Welcome home, Democracy for America! Another sign that the White House encourages, or does not oppose, the anti-war sentiment by its allied groups, DFA, MoveOn, Campaign for America’s Future and, first to reverse its position, the Center for American Priorities. It’s good that they have rejoined the peace movement and I hope the White House follows.
The Peace Exchange Bulletin
Published by Tom Hayden, The Peace Exchange Bulletin is a reader-supported journal, critically following the Pentagon's Long War in Afghanistan, Pakistan, and Iraq, as well as the failed U.S. wars on drugs and gangs, and U.S. military responses to nationalism and poverty around the world.
I personally believe our attention should focus on the huge opportunity to pressure President Obama to responsibly withdraw from Afghanistan and Iraq. But journalists and activists also need to contend with diversionary conspiracy theories at the same time.
Peace and justice advocates should be pleased with last week’s election of Rabbi Richard Jacobs as president of the Union for Reform Judaism, the largest branch of American Judaism. The new leadership will be supportive of a two-state solution to the Israeli-Palestinian conflict as well as efforts to end the wars in Afghanistan and Iraq.
A new bill introduced today by U.S. Rep. Jim McGovern (D-MA) and Republican co-sponsor Rep. Walter Jones (R-NC), the Afghanistan Exit and Accountability Act, speaks only of a “completion date on the transition of U.S. military and security operations in Afghanistan to the Government of Afghanistan." As far as I know, this bill was not circulated to peace leaders before release. The Obama administration already has set a goal for this transition as 2014, and has left open loopholes for bases and counterterrorism operations beyond that date.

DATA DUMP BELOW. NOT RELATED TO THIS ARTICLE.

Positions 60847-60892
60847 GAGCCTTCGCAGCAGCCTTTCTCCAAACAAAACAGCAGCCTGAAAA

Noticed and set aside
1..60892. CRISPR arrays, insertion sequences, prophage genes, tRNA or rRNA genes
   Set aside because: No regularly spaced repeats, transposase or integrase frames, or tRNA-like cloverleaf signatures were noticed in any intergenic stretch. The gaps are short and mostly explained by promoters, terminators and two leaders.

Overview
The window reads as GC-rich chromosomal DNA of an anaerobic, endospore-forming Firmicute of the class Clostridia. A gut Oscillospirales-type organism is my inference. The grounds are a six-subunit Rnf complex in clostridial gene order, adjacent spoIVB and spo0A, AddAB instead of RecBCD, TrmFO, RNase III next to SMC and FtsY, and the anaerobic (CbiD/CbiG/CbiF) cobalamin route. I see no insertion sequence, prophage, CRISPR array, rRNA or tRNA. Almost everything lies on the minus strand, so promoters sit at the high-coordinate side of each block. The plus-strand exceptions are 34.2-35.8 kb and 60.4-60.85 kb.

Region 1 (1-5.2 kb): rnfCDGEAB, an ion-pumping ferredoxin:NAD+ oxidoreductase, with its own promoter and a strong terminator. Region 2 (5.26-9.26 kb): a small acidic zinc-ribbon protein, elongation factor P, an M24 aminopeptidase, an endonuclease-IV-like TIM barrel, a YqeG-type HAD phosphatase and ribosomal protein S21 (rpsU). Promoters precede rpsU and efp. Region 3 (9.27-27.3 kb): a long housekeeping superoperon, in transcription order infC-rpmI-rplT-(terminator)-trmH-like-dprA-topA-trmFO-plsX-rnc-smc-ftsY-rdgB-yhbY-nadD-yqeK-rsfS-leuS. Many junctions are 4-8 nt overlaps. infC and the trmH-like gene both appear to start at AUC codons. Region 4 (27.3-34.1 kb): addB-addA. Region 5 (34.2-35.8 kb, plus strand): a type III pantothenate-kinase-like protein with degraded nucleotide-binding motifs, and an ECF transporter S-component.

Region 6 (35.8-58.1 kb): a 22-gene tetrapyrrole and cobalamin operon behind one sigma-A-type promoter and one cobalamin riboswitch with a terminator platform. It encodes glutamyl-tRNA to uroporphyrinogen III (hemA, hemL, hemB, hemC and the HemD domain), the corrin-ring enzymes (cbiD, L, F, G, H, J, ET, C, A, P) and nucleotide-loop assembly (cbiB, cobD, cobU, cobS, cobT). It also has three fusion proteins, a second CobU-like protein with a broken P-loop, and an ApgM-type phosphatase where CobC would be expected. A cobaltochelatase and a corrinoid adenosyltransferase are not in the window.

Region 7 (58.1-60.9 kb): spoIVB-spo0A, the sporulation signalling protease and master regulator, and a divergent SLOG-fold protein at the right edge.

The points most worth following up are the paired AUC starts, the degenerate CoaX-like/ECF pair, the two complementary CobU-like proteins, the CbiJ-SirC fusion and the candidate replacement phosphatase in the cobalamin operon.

It’s time to focus on ending the wars in Afghanistan and Iraq. We can and must keep criticizing the drone strikes in Pakistan and elsewhere, but right now there is a chance to make major progress towards withdrawing the 109,000 American troops in Afghanistan and the 50,000 in Iraq.
Before the war fever grows towards Pakistan for “sheltering” Bin Laden, I want to add a speculation of my own for further investigation. Why was Bin Laden’s fortress-compound so lightly guarded, given his reputation as a fierce warrior determined to bring down everything around him if captured?
Last night I wrote the following lines about our tradition of demonizing enemies:
John Quincy Adams long ago urged that American foreign policy should be based on the principle that “she goes not abroad in search of monsters to destroy.”
As history turned out, however, our governments have identified and defined many monsters, from Crazy Horse and Geronimo on to the present. The underlying theory has been that demonic conspirators provoke, lead and manipulate insurgent movements, and that silencing them will end the threat.
It turns out that Osama Bin Ladin’s code name was “Geronimo”.
The killing of Osama Bin Ladin is a triumphal moment for President Obama and the CIA, allowing a symbolic claim to victory in the War on Terror, bringing an understandable feeling of closure for the victims of 9/11, and will almost certainly assure the president’s re-election in 2012.
The president is on the cusp of a decision which will define his presidency and re-election chances in 2012: whether to risk multiple military quagmires or campaign on a decisive pledge to pull American troops out of Afghanistan and Pakistan and drones out of Pakistan and Libya.